Image: This sequence of three images, obtained by NASA’s Cassini spacecraft over the course of about 10 minutes, shows the path of a newly found moonlet in a bright arc of Saturn’s faint G ring. In each image, a small streak of light within the ring is visible. Unlike the streaks in the background, which are distant stars smeared by the camera’s long exposure time of 46 seconds, this streak is aligned with the G ring and moves along the ring as expected for an object embedded in the ring. Credit: NASA/JPL/Space Science Institute.
S/2008 S1 is deeply embedded in the main arc of the G ring. The moonlet’s very small size, only 600 yards across (Earth’s Moon is 2,160 miles in diameter, by comparison), explains why it eluded Cassini’s electronic eyes and those of its imaging team until now.
“Before Cassini, the G ring was the only dusty ring that was not clearly associated with a known moon, which made it odd,” said Matthew Hedman, a Cornell Cassini imaging team associate. “The discovery of this moonlet, together with other Cassini data, should help us make sense of this previously mysterious ring.”
Hedman and colleagues suspected that debris from collisions between micrometeorites and objects within the arc are the likely source for the material that makes up the G ring.
“We had evidence that there were big particles in the arc and thought that collisions between these objects and various micrometeoroids could release the dust that formed the ring,” Hedman said. “[This moon is likely] one of the objects that dust is knocked off of to form the ring.”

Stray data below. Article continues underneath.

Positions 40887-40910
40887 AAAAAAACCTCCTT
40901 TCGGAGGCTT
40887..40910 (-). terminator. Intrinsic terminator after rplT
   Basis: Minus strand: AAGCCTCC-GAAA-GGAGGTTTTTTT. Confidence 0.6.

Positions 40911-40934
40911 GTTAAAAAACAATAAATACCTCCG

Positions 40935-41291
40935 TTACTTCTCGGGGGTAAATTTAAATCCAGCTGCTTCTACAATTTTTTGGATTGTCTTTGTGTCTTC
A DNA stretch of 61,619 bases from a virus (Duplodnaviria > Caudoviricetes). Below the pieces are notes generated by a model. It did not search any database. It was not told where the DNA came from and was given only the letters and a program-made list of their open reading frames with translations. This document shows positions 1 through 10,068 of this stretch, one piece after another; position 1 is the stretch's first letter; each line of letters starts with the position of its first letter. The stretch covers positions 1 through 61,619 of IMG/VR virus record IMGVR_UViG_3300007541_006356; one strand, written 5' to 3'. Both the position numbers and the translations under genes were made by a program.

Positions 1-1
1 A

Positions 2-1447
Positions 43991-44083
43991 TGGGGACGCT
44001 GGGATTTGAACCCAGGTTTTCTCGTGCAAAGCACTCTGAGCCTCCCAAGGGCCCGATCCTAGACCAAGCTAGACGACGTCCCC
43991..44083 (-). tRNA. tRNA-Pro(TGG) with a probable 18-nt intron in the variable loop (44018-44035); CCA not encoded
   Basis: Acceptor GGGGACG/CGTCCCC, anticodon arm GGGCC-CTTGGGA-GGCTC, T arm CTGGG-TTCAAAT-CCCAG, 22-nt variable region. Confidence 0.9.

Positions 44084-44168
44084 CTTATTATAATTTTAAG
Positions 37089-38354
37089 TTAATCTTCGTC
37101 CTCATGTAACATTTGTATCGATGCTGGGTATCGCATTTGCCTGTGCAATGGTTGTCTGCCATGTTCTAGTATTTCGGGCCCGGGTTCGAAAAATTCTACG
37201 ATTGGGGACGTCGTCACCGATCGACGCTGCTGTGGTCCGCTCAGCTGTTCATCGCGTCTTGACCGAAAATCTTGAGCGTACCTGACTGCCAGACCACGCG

There may be other moonlets within the G ring arc, but S/2008 S1 is likely the biggest member of that group. Cassini will be able to photograph this region of Saturn again in 2010 and 2015 to get actual images of the moonlet and any companions in the arc. The discovery images of S/2008 S1 and others taken since then only show a faint smear of light, which is understandable considering the moonlet’s small size.
In addition to providing material to its ring, the little moonlet shares another feature with the other satellites that are involved with their rings: It and the arc are in resonance with a larger outer moon, in this case Mimas, which is best known for having one large crater that makes it look like the Death Star from the film Star Wars. The G ring is the second farthest ring system from Saturn at a distance of 100,000 miles.
Image: Two other moons that have profound impacts on the rings, Mimas and Prometheus, are seen here with the F ring. Mimas (396 kilometers, or 246 miles across), the larger and much more distant of the moons, creates the Cassini division between the A and B rings. Prometheus (86 kilometers, or 53 miles across), although much smaller than Mimas, is half of a duo responsible for maintaining the narrow F ring. Credit: NASA/JPL/Space Science Institute.
Last July Cassini was given a two-year extension on its mission and a resulting new designation: The Cassini Equinox Mission. The probe will do sixty more orbits of Saturn during that time, flying by the planet’s largest moon, Titan, 21 times to conduct further radar mapping of the bizarre and fascinating surface otherwise hidden beneath thick orange clouds. Cassini will also make seven close passes of Enceladus, the moon which the machine found to have active geysers spewing ice crystals into space. Both satellites are future targets for deeper exploration, in no small part to see if they are abodes for some kind of life.